The Patient Discharge Call Centre conducted surveys with discharged patients to gather their experiences. Ninety per cent of HEART participants reported that they would recommend this program to others, and approximately 87 per cent reported an overall positive experience with the program.

Teamwork

The HEART program works in collaboration with clinical teams across the hospital to deliver care, and with the HCCSS to support transitions to community. Allied health staff, nursing, physicians, information services (IS), decision support services (DSS), and other teams were engaged in this organization-wide strategy to provide optimal care. The Seniors Care Program director, Beatrise Edelstein, promoted HEART with senior leadership, frontline leaders and staff and physicians, as well as community partners.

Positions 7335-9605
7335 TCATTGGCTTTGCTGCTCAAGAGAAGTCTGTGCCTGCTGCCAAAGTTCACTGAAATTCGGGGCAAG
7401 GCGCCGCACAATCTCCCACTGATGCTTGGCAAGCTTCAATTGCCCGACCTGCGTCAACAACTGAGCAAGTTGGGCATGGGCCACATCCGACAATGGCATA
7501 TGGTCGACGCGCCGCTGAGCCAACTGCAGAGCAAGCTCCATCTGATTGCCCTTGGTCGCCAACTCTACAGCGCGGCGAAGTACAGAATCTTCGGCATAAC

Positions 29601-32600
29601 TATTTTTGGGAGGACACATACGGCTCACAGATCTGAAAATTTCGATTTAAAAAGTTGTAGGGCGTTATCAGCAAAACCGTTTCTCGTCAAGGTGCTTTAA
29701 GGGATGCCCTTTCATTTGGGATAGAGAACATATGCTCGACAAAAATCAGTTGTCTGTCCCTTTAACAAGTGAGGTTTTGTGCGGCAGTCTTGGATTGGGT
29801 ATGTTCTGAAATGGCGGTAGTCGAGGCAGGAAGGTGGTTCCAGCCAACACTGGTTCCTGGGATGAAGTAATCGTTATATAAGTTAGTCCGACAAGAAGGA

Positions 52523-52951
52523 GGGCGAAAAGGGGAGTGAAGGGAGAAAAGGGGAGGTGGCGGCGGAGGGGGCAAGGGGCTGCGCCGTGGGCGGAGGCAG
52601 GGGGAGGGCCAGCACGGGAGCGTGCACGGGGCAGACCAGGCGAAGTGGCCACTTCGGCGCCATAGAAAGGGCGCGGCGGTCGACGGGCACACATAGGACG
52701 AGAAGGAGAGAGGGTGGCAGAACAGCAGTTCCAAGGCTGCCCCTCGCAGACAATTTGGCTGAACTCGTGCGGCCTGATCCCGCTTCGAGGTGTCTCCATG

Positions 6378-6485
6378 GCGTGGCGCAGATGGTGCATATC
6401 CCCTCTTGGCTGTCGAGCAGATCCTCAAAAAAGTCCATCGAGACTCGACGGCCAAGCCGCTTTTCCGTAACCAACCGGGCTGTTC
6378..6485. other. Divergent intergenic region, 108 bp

Required changes were identified and implemented as a result of staff feedback during focus groups as part of the quality improvement initiative.

Conclusion

The HEART program provides direct impact to patients with improved functional ability, increased discharge home and positive patient experience. Upon discharge from the hospital, a majority of patients return home to the community, with few patients requiring inpatient rehabilitation prior to returning home. The HEART program achieves excellent patient outcomes and experience, is supported by staff, and optimizes hospital resource utilization, achieving quadruple aim. With an increasing senior population, it is important to consider care that is tailored to their unique needs. This is a valuable initiative to be considered for implementation by other acute care hospitals for greater impact.